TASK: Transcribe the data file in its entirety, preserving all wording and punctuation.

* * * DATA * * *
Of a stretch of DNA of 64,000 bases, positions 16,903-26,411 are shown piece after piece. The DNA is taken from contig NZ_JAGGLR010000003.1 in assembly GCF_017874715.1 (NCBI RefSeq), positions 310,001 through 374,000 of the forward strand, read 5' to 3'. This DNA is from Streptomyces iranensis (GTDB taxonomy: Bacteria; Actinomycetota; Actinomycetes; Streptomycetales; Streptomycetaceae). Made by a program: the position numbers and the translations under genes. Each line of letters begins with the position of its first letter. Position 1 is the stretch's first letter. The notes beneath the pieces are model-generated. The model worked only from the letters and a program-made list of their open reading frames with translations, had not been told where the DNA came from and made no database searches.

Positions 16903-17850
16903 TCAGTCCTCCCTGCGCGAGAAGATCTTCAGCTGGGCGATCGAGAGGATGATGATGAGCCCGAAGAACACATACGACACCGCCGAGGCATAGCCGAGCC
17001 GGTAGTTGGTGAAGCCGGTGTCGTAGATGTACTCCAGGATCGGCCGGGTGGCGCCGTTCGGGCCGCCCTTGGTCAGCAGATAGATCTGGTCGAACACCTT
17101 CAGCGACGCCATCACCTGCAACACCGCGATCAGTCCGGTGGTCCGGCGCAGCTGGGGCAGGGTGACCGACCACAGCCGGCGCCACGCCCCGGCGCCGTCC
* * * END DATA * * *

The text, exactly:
Of a stretch of DNA of 64,000 bases, positions 16,903-26,411 are shown piece after piece. The DNA is taken from contig NZ_JAGGLR010000003.1 in assembly GCF_017874715.1 (NCBI RefSeq), positions 310,001 through 374,000 of the forward strand, read 5' to 3'. This DNA is from Streptomyces iranensis (GTDB taxonomy: Bacteria; Actinomycetota; Actinomycetes; Streptomycetales; Streptomycetaceae). Made by a program: the position numbers and the translations under genes. Each line of letters begins with the position of its first letter. Position 1 is the stretch's first letter. The notes beneath the pieces are model-generated. The model worked only from the letters and a program-made list of their open reading frames with translations, had not been told where the DNA came from and made no database searches.

Positions 16903-17850
16903 TCAGTCCTCCCTGCGCGAGAAGATCTTCAGCTGGGCGATCGAGAGGATGATGATGAGCCCGAAGAACACATACGACACCGCCGAGGCATAGCCGAGCC
17001 GGTAGTTGGTGAAGCCGGTGTCGTAGATGTACTCCAGGATCGGCCGGGTGGCGCCGTTCGGGCCGCCCTTGGTCAGCAGATAGATCTGGTCGAACACCTT
17101 CAGCGACGCCATCACCTGCAACACCGCGATCAGTCCGGTGGTCCGGCGCAGCTGGGGCAGGGTGACCGACCACAGCCGGCGCCACGCCCCGGCGCCGTCC